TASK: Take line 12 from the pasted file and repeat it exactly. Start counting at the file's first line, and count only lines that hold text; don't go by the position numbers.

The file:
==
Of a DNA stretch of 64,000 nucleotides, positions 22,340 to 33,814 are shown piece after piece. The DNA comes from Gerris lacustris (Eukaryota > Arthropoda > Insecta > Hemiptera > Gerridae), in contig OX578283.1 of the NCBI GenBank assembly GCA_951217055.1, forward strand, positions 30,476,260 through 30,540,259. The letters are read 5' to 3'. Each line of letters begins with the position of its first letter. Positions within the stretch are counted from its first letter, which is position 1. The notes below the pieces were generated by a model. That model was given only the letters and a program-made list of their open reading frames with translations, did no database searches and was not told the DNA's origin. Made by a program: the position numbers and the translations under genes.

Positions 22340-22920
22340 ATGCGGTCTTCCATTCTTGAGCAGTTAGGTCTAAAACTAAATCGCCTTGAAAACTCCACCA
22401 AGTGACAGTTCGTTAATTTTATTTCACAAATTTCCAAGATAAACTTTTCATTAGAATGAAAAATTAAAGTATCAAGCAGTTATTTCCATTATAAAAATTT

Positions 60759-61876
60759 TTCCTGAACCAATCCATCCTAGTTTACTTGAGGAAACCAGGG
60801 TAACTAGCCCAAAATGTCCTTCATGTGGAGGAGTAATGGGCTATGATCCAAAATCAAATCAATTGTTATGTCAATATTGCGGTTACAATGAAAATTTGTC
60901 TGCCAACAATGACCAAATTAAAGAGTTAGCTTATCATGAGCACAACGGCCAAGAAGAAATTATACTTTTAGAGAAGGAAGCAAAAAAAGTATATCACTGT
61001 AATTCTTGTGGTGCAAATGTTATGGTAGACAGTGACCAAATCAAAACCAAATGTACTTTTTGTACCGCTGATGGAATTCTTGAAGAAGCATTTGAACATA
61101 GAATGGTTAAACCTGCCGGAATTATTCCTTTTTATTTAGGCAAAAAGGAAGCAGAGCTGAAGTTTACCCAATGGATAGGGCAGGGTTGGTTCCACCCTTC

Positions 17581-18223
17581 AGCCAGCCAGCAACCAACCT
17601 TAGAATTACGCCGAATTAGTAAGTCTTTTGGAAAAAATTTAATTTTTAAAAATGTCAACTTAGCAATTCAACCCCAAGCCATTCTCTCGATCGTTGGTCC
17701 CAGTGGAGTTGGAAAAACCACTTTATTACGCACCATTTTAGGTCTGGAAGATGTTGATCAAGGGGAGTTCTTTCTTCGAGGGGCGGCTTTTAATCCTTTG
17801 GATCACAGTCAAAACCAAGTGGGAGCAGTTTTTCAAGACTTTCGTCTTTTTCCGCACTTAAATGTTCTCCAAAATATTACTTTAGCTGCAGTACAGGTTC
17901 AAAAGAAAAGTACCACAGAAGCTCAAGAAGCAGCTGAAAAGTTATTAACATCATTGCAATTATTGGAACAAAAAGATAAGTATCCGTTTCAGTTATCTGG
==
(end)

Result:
17581 AGCCAGCCAGCAACCAACCT